Wednesday, January 6, 2010

Ode to VHS

When I was a young teen, I ran into some serious problems with the law. Let's just say numerous non-violent criminal charges started to stack up against me and I became property of the State of Georgia. After doing some long stints in a youth detention center, regional mental hospital, infamous treatment center and a halfway house, I decided to pull a Antoine Doinel and become an ocean bound runaway. My female companion on this adventure eventually learned of my real age and ended our relationship in fear of also becoming property of the state on charges of statutory rape. I hope she has since forgiven me and sought therapy in favor of the cocaine she so loved. So there I was alone on an island in the Atlantic Ocean with a pretty sweet job as the groundskeeper for one of those ripoff time share condominium complexes. Saving my bucks, at 16 I couldn't blow it on beer, I took a bus into Savannah and purchased my very first VCR from a Mom & Pop electronic / appliance store. It was a cheap (around $300 at the time) Emerson top loader that weighed as much as a 50" Plasma TV does these days.  It was one hell of an ordeal getting that thing back to the beach shack and hooking it up to my 13" black and white TV. 

There was only one video store on the island and within a week they knew me by name. Tybee Island Video didn't require a credit card number, bank account or even a phone number. You just had to have an address. If you didn't return the videos they were going to track you down like Cool Hand Luke. They were pretty confident about their bounty hunting skills and I believed them. It took 2 days before I could get my laminated rental card and I cherished it like a 1952 Topps Mickey Mantle. My first rental? The Texas Chainsaw Massacre! I had read volumes about this film and was jumping out of my skin in anticipation. As I sat down with a six pack of bottled coca cola and some pecan twirls for my first of many viewings, the crappy bootleg VHS copy offered up an unforgettable snuff horror experience long before DVD remastering could water it down into the quality film it actually is. 

I rented everything in the store after TCM. First the lurid big boxes from distributors Chiller Video, Continental Video, Magnum Entertainment, U.S.A. Home Video, Video Gems, the giant clamshell boxes by Unicorn Video and my favorite Wizard Video. Next it was everything by Lightning Video, Media Home Entertainment, Key Video, Charter Video, Gorgon Video, New World Video, Paragon, Prism and the greatest video company ever Vestron Video. I had become a VHS addict. I was renting 5 videos a day during the work week and 10 a day on the weekends. I rarely slept. I exhausted the shelves of Tybee Island Video watching everything from Andy Warhol's Frankenstein to Zardoz. A couple of years passed and I graduated to taking road trips to rent videos from family run stores 90 miles away. Every store held hidden gems that others had failed to purchase at distributor conventions or through monthly catalogs. I had a want list of titles in my pocket and the hunt was often more exciting than the films themselves.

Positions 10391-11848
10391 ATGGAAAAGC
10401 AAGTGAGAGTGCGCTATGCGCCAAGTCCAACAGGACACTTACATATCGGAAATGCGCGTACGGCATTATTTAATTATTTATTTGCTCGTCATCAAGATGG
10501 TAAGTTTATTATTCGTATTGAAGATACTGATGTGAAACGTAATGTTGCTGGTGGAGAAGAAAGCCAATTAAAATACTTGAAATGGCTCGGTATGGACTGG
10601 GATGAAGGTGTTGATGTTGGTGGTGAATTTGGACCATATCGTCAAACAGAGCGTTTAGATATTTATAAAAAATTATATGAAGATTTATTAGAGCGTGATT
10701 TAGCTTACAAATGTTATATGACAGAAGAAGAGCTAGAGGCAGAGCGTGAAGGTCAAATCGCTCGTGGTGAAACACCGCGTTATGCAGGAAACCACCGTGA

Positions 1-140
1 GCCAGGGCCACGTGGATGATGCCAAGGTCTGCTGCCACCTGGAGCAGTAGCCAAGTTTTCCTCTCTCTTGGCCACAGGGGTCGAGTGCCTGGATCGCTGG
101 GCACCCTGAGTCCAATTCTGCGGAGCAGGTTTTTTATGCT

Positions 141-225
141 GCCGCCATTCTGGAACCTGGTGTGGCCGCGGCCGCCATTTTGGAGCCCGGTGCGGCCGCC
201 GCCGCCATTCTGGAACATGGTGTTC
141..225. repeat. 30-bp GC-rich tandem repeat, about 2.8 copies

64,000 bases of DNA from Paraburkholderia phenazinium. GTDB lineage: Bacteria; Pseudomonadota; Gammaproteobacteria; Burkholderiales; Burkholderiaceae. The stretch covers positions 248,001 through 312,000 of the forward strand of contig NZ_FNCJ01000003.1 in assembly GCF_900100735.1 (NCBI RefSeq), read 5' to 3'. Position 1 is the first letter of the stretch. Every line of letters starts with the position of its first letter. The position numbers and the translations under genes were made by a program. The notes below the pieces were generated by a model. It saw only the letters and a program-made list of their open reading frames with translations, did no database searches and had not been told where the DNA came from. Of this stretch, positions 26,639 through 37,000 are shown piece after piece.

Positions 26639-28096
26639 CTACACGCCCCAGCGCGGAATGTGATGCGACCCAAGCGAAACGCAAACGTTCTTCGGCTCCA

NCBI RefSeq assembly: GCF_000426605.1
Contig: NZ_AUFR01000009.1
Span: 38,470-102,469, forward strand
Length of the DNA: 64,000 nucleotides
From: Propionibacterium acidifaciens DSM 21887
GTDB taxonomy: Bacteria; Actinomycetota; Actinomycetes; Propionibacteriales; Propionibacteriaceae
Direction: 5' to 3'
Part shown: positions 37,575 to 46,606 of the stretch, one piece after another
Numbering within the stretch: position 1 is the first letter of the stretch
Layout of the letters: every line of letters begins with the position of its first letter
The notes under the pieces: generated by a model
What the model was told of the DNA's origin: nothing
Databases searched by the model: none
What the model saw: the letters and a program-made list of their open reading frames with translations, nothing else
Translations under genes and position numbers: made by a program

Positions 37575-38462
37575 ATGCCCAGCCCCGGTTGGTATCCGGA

I rented from a truck stop / BBQ joint outside of Waynesboro, Georgia (bird dog capital of the world). I frequented a rural shop near Claxton (fruitcake capital of the world!) that required renters of R and X rated films to purchase a key for $1 to gain access to the videos church going folks might find offensive. I'll never forget the redneck at a bait and video store near Sylvania telling me when I rented Fellini's 8 1/2, "Nobody rents that movie but you best bring it back."  No shop was to far if there was the slightest possibility of tracking down Sweet Sugar or Return of the Evil Dead. Videos were pretty expensive back then, sometimes as much as $70, but luckily the ones that ended up in bargain bins to make room for new stock were the treasures I sought. It didn't take long before this junkie was mail ordering bootlegs from Chas. Balun  and eventually Something Weird Video, but these didn't quite fill the void like lurid art from a Wizard Video big box.  Eventually, I transfered all my VHS to DVD and now I collect copies of old VHS prints from all over the world in .avi files. 

The hunt is still there but I miss the size, smell, sound and feel of those tapes. Yeah, anamorphic widescreen uncut from a restored original negative watched on a high definition screen is pretty sweet but nothing puts a smile on my face like watching the Vestron Video logo from a tape with tracking problems. Now I can identify with vinyl record collectors who once seemed hopelessly stuck in the nostalgia of a dead medium. It makes sense. Through this archaic technology a fleeting second of my glorious life was once again within my grasp. All the good, bad and ugly can be reflected upon and relived in a daydream. I miss my tapes. I fucked up. There are still many devoted VHS fans out there. The Critical Condition Website has an excellent history of the distributors and showcases many box examples. The Critic Snob has some hilarious VHS reviews on his Big Box video segments and I can watch hours of the Basement of Ghoulish Decadence show off his VHS collection even if he can't pronounce Bruno Mattei's name. How I miss being kind and not forgetting to rewind. Someone once said, maybe William Blake, that nostalgia will kill you so let me stop this downward spiral and turn on my satellite dish.

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  1. Just learned about this zine. I need to order me a copy.

    Reviews the OOP VHS time forgot. Looks to be good stuff.

  2. Thanks for the info, looks very promising. I'm going to order one. Do you still have your VHS?